This research project is a data collection effort used to support research and regulatory policy regarding dioxin-like compounds.

Project Status

The mass balance study (Phase 1) is complete. Results were reported in 2000 and 2002 at the annual international dioxin conference, and conference proceedings articles were also prepared and published. The study to monitor for dioxin-like compounds in minor components of animal feed (Phase 2) is completed. Results of this study were reported on and published in conference proceedings, during the 2002 international dioxin conference. The third phase of this project, to monitor for dioxin-like compounds in major feed components in operating dairy research facilities around the country, is underway. Samples have been taken and are currently in storage awaiting analysis. Study plans have been developed for possible future sampling of animal feeds for beef cattle, pork, and poultry.

Project Start Date


Project Completion Date (Actual/Projected)



The purpose of this study is to measure the levels of dioxin-like compounds in the feeds of terrestrial food animals - cattle, swine, and poultry - and to understand their contribution to the dioxin-like levels found in the animals. It is an ongoing effort involving several phases, three of which can be described at this point. The first phase has been completed, and it was a mass balance study of dioxin-like compounds in a lactating cow. The second phase is also completed, and it was a study on the levels of these compounds in the minor components of animal feeds. The third phase is a more systematic sampling of major feed components in dairy operations. It began in 2002 and is nearing completion.

The first phase was conducted during 1997 and 1998. This phase was a study measuring the input of dioxins to the lactating cow via their feed and the output through their milk and feces. The primary purpose of the study is to confirm that, under carefully controlled background conditions, feed is the primary intake vector for dioxins in cows, and that feces and milk is the primary output vector. The secondary purpose was to develop relationships between dioxins in feed and dioxins in milk. The results confirmed that feed was the principal input vector to the lactating cows. Principal results from this study were presented at the annual international dioxin conference in the falls of 2000 and 2002. Conference proceedings articles were also prepared and published.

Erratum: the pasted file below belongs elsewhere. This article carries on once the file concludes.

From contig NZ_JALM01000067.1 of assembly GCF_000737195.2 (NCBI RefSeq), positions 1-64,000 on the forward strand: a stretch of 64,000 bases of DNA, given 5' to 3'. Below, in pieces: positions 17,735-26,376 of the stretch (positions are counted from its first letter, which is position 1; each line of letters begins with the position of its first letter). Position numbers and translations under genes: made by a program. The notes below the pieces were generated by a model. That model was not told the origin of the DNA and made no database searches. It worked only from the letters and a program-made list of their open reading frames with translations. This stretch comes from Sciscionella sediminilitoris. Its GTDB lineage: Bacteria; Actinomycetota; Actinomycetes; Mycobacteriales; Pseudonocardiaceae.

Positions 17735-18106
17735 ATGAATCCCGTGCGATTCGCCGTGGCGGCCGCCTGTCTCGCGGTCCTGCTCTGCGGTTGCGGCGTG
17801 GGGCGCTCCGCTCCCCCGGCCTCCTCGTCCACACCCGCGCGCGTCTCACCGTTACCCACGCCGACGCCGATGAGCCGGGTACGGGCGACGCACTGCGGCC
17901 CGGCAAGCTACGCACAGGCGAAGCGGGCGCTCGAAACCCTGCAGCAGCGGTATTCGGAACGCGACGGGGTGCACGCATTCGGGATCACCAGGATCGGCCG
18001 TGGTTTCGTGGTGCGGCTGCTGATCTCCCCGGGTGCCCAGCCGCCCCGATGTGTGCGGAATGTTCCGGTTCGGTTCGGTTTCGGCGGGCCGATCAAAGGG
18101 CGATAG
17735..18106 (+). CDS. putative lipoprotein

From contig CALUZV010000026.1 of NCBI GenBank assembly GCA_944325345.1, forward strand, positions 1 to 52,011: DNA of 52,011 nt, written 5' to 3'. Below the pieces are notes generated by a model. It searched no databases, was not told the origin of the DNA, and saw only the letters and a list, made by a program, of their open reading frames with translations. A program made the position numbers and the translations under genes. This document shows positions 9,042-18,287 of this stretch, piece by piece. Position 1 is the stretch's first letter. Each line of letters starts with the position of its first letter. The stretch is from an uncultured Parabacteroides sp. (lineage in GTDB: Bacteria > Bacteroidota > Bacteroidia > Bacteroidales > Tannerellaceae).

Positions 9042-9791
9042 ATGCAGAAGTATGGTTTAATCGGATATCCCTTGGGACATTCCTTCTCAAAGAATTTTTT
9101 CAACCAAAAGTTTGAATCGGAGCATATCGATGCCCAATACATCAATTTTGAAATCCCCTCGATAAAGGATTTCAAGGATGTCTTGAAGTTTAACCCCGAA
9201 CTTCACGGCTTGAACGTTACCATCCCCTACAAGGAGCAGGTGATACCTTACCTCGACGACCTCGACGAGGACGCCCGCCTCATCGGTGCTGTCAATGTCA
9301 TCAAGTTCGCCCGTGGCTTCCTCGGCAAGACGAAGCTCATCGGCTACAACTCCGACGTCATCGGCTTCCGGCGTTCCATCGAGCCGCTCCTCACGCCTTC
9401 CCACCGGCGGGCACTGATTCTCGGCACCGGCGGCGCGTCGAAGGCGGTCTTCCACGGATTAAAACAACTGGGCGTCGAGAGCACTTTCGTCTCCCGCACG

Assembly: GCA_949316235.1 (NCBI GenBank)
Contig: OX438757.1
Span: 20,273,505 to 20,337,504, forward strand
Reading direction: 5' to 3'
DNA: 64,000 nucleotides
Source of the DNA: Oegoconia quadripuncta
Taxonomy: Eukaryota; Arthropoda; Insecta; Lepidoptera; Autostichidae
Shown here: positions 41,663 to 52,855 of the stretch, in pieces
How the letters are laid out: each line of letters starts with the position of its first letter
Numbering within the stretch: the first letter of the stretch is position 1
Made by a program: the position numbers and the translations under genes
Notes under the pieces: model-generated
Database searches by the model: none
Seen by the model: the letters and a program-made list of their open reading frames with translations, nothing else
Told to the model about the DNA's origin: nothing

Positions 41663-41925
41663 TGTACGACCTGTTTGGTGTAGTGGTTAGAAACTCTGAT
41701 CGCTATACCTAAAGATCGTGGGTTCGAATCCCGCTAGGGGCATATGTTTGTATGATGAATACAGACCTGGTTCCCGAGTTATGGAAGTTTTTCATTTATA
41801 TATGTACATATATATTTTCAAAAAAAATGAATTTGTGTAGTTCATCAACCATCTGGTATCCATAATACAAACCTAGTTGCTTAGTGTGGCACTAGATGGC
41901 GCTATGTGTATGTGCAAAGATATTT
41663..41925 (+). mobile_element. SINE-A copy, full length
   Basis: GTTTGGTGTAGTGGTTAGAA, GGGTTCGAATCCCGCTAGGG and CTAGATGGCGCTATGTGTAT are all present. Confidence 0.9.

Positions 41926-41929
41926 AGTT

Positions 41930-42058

The second phase began during 2000 and was completed during 2002. This was a limited study targeting minor compounds of animal feeds. Minor components of animal feeds can sometimes prove to be major contributors of dioxin to the animal. This was the case when it was found that ball clay, added as an anti-caking agent to chicken feed, led to extremely elevated levels in chickens, found in a survey jointly conducted by EPA and USDA in the mid-1990s. The sampling of these minor components was conducted in conjunction with the Center for Veterinary Medicine of the Food and Drug Administration. EPA provided general oversight and designed the study, and FDA has provided field personnel to sample the feed components. A total of 44 samples were collected from around the country and delivered to the EPA laboratory in Bay St. Louis, Missouri. Analysis of these samples occurred during 2001, and the reporting of this information in the annual international dioxin conference occurred during 2002.

The third major phase of this project began during 2002. This phase entails the collection of full mixed feed and feed components at government (including federal government and land grant University) research facilities where lactating cows are being maintained in a manner similar to commercial operations in terms of feeding, housing, and milking practices. The purpose of this phase is to more comprehensively identify which components of animal feeds, at least for the production of milk and dairy products, are most responsible for dioxin inputs to the animal.

The analysis of total mixed feed and the major feed components was completed in 2004 and reported on at the annual dioxin international conference. The primary findings were that the feed concentrations were generally lower than expected, at less than 0.10 ppt TEQ, and that the major components (hays, grasses, etc.) had the highest concentrations and contributed the most to the TEQ of the mixed feed. The analysis of minor components was completed in 2006 and the results reported at the annual international dioxin conference. While most minor components were low in concentration, similar to the major components, one minor component had a high concentration at 39ppt TEQ, and it was found to effectively double the overall concentration of the mixed feed. "A manuscript on the dairy feed study was published in 2007 in the Journal of Agriculture and Food Chemistry". peer-reviewed literature in the fall of 2006. This overall research effort supports the Agency's efforts to understand how Americans are exposed to dioxin-like compounds, and what the opportunities are for intervention in food chain to reduce this exposure.